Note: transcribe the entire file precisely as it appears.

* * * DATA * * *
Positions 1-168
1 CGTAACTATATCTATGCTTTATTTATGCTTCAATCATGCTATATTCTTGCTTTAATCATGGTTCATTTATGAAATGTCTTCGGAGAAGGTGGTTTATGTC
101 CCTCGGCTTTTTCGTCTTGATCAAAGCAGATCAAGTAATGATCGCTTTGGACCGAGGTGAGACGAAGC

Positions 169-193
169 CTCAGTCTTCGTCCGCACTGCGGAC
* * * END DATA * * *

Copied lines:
Positions 1-168
1 CGTAACTATATCTATGCTTTATTTATGCTTCAATCATGCTATATTCTTGCTTTAATCATGGTTCATTTATGAAATGTCTTCGGAGAAGGTGGTTTATGTC
101 CCTCGGCTTTTTCGTCTTGATCAAAGCAGATCAAGTAATGATCGCTTTGGACCGAGGTGAGACGAAGC

Positions 169-193
169 CTCAGTCTTCGTCCGCACTGCGGAC